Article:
Kirk Seen as Threat to Democrats in Race for Obama's Former Senate Seat

Rep. Mark Kirk is sounding increasingly confident about his run for President Obama's former Senate seat, as he looks to become the latest Republican to pose a serious challenge in traditionally Democratic territory. 

Kirk, a social moderate who's recast himself as a fiscal conservative, has been largely unchallenged in the GOP primary set for Feb. 2 and is now viewed as a threat by Democrats.

Even Obama has been asking questions about the race. 

"Naturally I won't share the details, but he is following this race closely and talking about November," said Illinois Democratic Sen. Dick Durbin

Illinois is true-blue territory, but Kirk isn't exactly vying for the seat under normal circumstances. 

The seat Obama left is the one former Democratic Illinois Gov. Rod Blagojevich allegedly tried to sell to several politicians and then gave to Democrat Roland Burris -- who has had to answer ethical questions of his own since taking the seat. 

On top of that, Democrats nationwide appear to be facing a backlash from voters, witnessed most recently in the Massachusetts special election, in which Republican Scott Brown beat Democrat Martha Coakley for the seat formerly held by the late Sen. Ted Kennedy

"We're seeing a collapse of support for the organized Democratic Party ... in places that we never thought would happen," Kirk said, citing the Massachusetts election. "I think that will happen in Illinois as well."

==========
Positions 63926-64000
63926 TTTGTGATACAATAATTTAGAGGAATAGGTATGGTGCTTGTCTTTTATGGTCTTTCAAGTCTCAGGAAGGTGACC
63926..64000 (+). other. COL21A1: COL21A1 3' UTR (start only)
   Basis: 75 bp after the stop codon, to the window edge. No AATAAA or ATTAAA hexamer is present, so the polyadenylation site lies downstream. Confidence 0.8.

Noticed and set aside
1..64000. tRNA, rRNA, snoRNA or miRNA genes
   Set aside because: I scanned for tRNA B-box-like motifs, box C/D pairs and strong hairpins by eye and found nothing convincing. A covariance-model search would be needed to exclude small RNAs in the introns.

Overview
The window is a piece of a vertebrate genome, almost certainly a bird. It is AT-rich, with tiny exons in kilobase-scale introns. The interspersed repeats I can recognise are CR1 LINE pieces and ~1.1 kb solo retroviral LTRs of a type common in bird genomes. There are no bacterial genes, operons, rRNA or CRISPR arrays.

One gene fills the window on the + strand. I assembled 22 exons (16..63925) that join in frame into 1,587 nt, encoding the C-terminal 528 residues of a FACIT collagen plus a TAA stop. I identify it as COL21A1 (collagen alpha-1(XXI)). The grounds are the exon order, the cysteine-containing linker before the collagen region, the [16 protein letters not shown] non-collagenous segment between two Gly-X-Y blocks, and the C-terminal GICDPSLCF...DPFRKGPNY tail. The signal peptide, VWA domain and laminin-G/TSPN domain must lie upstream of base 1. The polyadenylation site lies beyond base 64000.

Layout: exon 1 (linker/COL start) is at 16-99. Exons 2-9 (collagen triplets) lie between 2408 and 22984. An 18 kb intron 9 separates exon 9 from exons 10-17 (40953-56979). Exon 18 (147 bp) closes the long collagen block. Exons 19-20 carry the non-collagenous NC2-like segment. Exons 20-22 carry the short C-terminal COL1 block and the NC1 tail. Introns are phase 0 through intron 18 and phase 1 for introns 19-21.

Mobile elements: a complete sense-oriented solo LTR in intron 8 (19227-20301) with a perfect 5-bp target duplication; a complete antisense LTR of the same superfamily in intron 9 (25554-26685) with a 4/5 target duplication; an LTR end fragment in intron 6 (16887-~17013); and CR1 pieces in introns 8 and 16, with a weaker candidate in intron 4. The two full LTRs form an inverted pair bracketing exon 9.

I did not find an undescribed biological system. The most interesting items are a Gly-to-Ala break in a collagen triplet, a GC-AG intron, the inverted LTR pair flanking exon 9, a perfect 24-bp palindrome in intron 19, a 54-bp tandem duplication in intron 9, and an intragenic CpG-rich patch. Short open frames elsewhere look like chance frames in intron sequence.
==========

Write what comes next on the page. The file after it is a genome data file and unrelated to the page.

Democrats surely don't want to see a Bay State election repeat. 

Though the national party faced some criticism in Massachusetts for not coming to Coakley's aid early enough, White House Senior Adviser David Axelrod said the White House will be "fully supportive" of the Democratic nominee in the Illinois race. 

But with polls suggesting one-in-four likely Democratic primary voters is still undecided, that contest is still up in the air, with a week to go. 

The leading Democratic candidate is 33-year-old state Treasurer Alexi Giannoulias, a friend and occasional basketball-playing guest of the president. 

Giannoulias has high name recognition in Illinois and is a very good fundraiser but still faces nagging questions about his old job in the family business - Chicago's Broadway Bank, which is losing money fast. It was $27 million in the red through the first nine months of 2009. 

But while Broadway was slipping, it paid $86 million to shareholders, including Giannoulias and his family. 

Other Democrats to watch include Cheryle Jackson, Chicago's Urban League president. Polls have her in second place going into the primary. 

The biggest mover in the polls in the last six weeks is Chicago's Inspector General David Hoffman. A flurry of glowing newspaper endorsements, including one from the Chicago Tribune and one from the Chicago Sun-Times, have boosted Hoffman in the last few weeks. 

"I have to say the endorsements really helped," Hoffman said. 

Fox News' Steve Brown contributed to this report.